The first is that we could revolutionize the system to fully appreciate the magnitude of solutions available, particularly people power — our support teams, teen peer groups, school psychologists, etc. From my personal standpoint, my father with schizophrenia bonded with his case workers in such a profound way. I think we need to further contemplate and build this task force. The power of positive, supportive relationships is fundamental.

The other is integrating medical and behavioral health into one. Behavioral health is complex, and for some conditions, like depression, we need lots of mental health and social services support. To strengthen the link between the two healthcare areas, while training professionals (and paying them a living wage) as well as community members and peers, would go a long way.

 

What is an innovative approach/treatment you — or another institution, city, state, country, etc. — are working on when it comes to behavioral health treatments?

As a Fulbright fellow, I made films in India. During my time there, I spoke with and filmed mental health workers across the country and examined their peer-training system. Globally, I think the peer movement needs more funding and resources, particularly targeting college-age groups and above as mentors.

 

Traditional behavioral health facilities are seen as socially isolating or unpleasant to the senses. How should the design of behavioral health facilities transform to better serve patients (and their families and visitors) and staff?

If the right presentation and program is offered through a medical setting, the community will come. Seattle has a “birds and the bees” program, where parents come with pre-teens to discuss the impacts of puberty. It is critical we create welcoming spaces for behavioral health discussions, programs, training interfaces and more.

 

What makes you hopeful when it comes to combating the behavioral health crisis?

People are so eager to talk about these issues — and adolescents are overall being raised in environments that are more open to talking about these topics. Thankfully, this cultural mindset of greater acceptance is pulling the cover off the silence around mental health issues. It only hurts the situation by not discussing it. By seeing positive stories and showing that talking more about behavioral health leads to better outcomes, we’ll continue to benefit, as a community, in our families, and as individuals.

 

Banner image courtesy of John Durant/NBBJ.

Share this:  envelope facebook twitter googleplus tumblr linkedin
Comment Follow nbbX

Providing Integrated Care Is the Most Important Thing We Can Do for Behavioral Health

A Conversation with Dr. Gregory Miller, Chief Medical Officer, Unity Center for Behavioral Health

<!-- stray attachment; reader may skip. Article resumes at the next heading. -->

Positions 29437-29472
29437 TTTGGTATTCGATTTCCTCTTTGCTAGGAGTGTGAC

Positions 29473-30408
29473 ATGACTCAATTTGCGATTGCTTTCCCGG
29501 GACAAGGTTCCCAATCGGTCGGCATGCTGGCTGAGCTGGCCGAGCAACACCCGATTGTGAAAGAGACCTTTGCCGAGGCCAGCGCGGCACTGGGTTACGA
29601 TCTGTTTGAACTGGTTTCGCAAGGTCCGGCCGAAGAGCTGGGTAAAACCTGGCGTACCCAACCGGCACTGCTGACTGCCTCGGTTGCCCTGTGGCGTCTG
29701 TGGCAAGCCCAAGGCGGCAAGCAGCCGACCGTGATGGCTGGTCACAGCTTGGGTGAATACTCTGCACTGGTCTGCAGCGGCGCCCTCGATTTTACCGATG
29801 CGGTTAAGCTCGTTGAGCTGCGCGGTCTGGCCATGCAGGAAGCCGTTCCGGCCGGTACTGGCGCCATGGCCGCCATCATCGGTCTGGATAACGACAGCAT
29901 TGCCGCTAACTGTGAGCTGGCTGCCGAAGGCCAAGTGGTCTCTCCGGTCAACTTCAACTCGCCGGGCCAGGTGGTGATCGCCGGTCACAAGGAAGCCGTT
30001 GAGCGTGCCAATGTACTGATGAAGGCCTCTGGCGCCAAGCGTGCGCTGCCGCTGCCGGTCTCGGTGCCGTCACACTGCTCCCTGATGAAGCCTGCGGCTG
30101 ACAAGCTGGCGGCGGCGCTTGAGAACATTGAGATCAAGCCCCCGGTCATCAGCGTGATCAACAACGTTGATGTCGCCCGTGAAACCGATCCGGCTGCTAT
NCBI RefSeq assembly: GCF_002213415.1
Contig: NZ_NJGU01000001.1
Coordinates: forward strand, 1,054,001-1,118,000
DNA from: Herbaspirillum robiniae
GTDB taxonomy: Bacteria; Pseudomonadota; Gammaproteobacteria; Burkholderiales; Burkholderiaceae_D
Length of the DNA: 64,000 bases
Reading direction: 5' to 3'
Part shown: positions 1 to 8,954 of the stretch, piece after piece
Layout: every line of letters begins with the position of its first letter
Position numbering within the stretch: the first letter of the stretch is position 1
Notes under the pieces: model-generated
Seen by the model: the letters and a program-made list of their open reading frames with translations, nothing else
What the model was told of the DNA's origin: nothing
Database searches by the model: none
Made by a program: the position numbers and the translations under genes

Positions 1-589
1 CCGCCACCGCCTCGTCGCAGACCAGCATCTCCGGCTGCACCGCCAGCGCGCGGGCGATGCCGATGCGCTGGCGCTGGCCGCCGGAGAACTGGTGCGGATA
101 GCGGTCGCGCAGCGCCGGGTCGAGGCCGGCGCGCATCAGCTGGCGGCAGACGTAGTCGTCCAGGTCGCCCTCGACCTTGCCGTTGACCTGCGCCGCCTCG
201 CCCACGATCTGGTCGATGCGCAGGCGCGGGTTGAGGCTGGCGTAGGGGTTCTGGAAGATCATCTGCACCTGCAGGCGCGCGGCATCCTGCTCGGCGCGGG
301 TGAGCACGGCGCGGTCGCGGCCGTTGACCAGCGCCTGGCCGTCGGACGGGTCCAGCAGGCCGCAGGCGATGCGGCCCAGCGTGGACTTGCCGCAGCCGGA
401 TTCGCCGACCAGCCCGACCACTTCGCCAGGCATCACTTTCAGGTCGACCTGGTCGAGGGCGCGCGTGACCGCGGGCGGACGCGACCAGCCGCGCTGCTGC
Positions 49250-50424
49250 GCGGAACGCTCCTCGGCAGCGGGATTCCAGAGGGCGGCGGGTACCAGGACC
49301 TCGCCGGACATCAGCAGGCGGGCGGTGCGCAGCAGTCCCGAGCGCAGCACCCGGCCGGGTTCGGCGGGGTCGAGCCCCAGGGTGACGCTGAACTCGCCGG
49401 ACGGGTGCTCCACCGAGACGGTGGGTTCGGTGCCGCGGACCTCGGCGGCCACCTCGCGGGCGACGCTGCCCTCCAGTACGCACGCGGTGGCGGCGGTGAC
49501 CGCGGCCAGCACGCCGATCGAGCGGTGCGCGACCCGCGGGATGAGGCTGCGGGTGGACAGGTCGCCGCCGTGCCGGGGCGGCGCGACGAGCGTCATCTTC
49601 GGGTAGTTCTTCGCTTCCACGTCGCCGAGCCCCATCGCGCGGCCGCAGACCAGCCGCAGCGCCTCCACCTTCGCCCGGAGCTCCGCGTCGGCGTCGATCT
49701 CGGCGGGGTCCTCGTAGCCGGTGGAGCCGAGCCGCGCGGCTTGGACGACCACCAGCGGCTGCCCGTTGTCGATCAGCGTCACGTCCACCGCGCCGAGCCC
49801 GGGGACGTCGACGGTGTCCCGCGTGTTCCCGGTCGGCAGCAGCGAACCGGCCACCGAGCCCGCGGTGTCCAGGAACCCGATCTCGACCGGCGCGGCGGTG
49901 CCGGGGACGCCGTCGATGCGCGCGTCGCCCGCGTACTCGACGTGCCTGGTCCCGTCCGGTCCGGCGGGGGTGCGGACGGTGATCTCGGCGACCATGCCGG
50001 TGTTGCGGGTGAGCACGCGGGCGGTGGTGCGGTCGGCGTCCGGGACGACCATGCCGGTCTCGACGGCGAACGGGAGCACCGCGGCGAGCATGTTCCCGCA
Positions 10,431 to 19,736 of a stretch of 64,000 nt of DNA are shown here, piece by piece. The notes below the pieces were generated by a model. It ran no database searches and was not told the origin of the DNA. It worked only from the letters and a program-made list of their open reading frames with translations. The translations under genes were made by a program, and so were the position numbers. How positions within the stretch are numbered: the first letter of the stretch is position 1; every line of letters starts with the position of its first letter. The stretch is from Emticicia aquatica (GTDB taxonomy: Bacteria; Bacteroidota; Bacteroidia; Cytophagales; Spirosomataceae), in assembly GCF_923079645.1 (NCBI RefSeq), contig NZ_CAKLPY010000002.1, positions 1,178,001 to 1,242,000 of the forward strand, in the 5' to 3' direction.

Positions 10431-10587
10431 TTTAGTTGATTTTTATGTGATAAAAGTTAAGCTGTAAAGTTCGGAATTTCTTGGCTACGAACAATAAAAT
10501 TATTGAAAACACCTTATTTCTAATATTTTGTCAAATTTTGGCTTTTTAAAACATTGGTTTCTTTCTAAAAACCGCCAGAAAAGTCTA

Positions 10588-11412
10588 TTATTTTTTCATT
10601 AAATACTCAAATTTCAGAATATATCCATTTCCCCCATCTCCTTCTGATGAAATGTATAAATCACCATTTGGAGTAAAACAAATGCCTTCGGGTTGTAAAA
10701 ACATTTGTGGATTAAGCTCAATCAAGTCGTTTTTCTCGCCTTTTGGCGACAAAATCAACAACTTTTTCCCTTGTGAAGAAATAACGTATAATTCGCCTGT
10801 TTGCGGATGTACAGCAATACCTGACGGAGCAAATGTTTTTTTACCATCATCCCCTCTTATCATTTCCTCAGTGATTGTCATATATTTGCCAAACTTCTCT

October 9, 2019

Planner/Healthcare Architect, NBBJ

Editor’s Note: The number of people reporting behavioral health issues is on the rise, a crisis often compounded by lower-than-average funding, a lack of psychiatric beds and high occupancy rates of behavioral health facilities. This week we are posting interviews with experts in behavioral health, following an NBBJ-hosted panel discussion, to learn how different parts of the country are addressing the crisis.

 

NBBJ: What is the most impactful change that could be made to how behavioral health is handled in the United States?

Dr. Gregory Miller: The development of a truly integrated system of care — not between behavioral health and physical health, but within behavioral health itself — is one change. Care for episodes of illness has become spread out between disparate providers, such as inpatient, partial hospitalization programs, outpatient, case management, etc. Often one team knows nothing about the real handoff information necessary to change the level of care smoothly. Delivering care from truly integrated systems would make a huge difference. In addition, community services need to be built out and invested in.

 

What is an innovative approach/treatment you — or another institution, city, state, country, etc. — are working on when it comes to behavioral health treatments?

The concept of Psychiatric Emergency Services, i.e. specialty mental health care that is immediately accessible, is an innovation that mostly benefits the severely mentally ill (SMI), a poorly-resourced population. It helps to rebalance the needs of the SMI population when community services are inadequate or poorly accessible. It should be seen as a temporary approach, providing access during a period of transition to more richly-resourced community services. When the community is adequately resourced, the need for such higher-end services will decrease.

 

Traditional behavioral health facilities are sometimes seen as socially isolating or unpleasant to the senses. How should the design of behavioral health facilities transform to better serve patients (and their families and visitors) and staff?

I like the design of progressively expanding “spheres of community.” For example, in an inpatient unit or subacute unit, the most intimate sphere of community is where one sleeps and tends to personal hygiene. Units where patient rooms are clustered internally with progressively expanding bands — such as an area for dining and group treatment, with activities that emerge into a larger sphere for consultation with providers, school service and family and visitation — tend to mimic life in the communities that we live in.

 

What makes you hopeful when it comes to combating the behavioral health crisis?

I am hopeful regarding the progression of knowledge and treatments. However, I am disappointed that care has become, over the course of my career, progressively more disintegrated and confusing. Systems do not converge to provide cohesive treatment. Patients are confused by the systems they are involved in. Providers, likewise, are confused. Hopefully this will be the next wave of progress.

 

Images courtesy Sean Airhart/NBBJ.

Share this:  envelope facebook twitter googleplus tumblr linkedin
Comment Follow nbbX
Next Page »

Follow nbbX